__________ was based on a new theory known as supply-side economics, which called for an increased supply of goods and services as well as lower taxes, deregulation of business, and a cut in federal support for unions. The key to Reaganomics was the belief that lowered taxes would generate more tax revenue.

__________ was a fundamentalist who believed in the literal interpretation of the Bible, hosted The Old Time Gospel Hour, and founded Liberty Baptist College in Virginia. He also organized the Moral Majority, a political pressure group, in the 1980s.

__________ was a fairly conservative judge from Arizona who in 1981 became the Supreme Court's first woman justice.2,2.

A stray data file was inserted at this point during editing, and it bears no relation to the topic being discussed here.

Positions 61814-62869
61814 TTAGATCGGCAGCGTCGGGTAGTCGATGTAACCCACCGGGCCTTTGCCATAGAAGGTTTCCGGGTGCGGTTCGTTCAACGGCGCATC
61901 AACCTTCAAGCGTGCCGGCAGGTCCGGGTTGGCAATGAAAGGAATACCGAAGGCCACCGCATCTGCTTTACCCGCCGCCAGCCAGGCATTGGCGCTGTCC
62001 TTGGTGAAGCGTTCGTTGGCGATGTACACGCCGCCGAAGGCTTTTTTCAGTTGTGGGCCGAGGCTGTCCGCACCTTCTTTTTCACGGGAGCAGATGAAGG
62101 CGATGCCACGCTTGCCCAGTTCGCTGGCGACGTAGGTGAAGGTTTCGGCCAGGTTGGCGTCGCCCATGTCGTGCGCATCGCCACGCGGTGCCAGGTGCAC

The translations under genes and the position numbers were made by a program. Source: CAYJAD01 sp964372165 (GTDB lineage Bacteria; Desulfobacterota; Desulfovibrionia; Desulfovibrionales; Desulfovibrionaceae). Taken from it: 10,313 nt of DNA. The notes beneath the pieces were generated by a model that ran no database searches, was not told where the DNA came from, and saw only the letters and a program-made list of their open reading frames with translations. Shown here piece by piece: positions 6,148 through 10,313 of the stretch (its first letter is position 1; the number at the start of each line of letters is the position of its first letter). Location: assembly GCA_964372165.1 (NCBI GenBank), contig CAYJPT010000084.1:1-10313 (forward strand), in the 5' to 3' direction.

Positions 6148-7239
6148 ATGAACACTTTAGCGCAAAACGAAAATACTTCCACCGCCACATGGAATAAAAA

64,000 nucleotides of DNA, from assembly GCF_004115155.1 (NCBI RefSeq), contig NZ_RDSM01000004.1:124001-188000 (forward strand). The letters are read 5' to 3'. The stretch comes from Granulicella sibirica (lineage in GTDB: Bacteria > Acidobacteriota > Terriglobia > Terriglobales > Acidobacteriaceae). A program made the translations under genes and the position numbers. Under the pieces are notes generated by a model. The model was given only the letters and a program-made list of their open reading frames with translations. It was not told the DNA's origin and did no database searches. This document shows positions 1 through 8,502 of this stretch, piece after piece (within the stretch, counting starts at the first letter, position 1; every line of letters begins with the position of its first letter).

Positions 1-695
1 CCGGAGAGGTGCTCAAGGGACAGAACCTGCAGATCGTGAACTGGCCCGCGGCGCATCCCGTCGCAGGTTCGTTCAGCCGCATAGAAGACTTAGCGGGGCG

Over the course of the 1960s and 1970s, membership in evangelical churches grew, which had political and social consequences, as evangelical churches tended to support more conservative positions. The emergence of ""televangelists,"" who were the spearheads of a ____________, pushed people to oppose evangelical issues such as abortion, gay rights, and liberal Great Society programs.

__________ was a policy that called for the distinction between totalitarian regimes hostile to the United States and authoritarian governments friendly to American interests, with the United States tending to favor governments friendly to American interests, regardless of their extremism.